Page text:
2019 12 – IAPHS Fall Conference Call for Submissions: “Policies, Places, and Profits: Manufacturers of Illness and Health”
CALL FOR PANEL SUBMISSIONS
Groups of individuals are invited to submit panels that will present original research or engage in innovative discussions that push the boundaries of population health science, practice, theory, methods, student training, or technological innovations (or a combination of these) around a significant issue related to population health. Note that work presented in these panels should not yet be published. All proposed panels should include the session organizer, and 3-4 panelists.
All population health topics are welcome. Topics related to the conference theme are especially encouraged.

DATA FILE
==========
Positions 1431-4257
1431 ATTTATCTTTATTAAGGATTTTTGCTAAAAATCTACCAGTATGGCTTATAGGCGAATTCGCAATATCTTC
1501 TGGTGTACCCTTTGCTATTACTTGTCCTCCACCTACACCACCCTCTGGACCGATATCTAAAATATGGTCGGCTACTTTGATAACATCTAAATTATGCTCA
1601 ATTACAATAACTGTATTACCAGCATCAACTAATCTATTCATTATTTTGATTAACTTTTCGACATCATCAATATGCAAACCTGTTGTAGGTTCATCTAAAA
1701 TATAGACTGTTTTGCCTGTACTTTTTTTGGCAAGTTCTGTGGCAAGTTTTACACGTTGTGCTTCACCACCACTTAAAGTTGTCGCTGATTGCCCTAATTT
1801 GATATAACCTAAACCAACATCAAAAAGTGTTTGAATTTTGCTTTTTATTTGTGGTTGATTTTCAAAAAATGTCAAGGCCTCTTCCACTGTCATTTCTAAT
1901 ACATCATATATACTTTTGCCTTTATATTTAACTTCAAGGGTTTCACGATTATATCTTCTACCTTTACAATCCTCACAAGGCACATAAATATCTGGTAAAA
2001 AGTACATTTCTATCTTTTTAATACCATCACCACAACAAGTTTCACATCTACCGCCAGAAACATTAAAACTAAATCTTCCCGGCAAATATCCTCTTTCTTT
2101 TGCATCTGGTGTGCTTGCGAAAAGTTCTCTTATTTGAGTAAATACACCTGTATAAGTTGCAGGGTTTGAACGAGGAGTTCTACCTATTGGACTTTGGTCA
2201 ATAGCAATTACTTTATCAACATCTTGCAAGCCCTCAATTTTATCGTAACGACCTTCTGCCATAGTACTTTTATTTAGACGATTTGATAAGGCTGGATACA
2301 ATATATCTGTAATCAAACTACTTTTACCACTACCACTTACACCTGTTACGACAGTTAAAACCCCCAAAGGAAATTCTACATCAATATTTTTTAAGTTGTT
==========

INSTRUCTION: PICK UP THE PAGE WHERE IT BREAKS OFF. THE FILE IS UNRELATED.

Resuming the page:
Click here to learn more.
CALL FOR ABSTRACT SUBMISSIONS
Individuals or co-authored teams are welcome to submit an original abstract for consideration on the program. Accepted abstracts will be presented in either a Poster or Oral contributed session. Abstract may present original research, practice, theory, methods, and new ideas on student training, to technological innovations.
Click here to learn more.
CALL FOR ABSTRACT REVIEWERS
We are soliciting abstract reviewers for the conference. The abstract review will begin on March 30, 2020.
Click here to learn more.
Submission Deadline: March 09, 2020
Registration Opens: April 1, 2020
Conference: September 30 - October 2, 2020
Minneapolis Marriott Center
30 South 7th Street
IAPHS members receive discounted rates to attend the conference. Join/Renew for the 2020 calendar year!
2019 10 – Just Launched: NGO Knowledge Collective Data Portal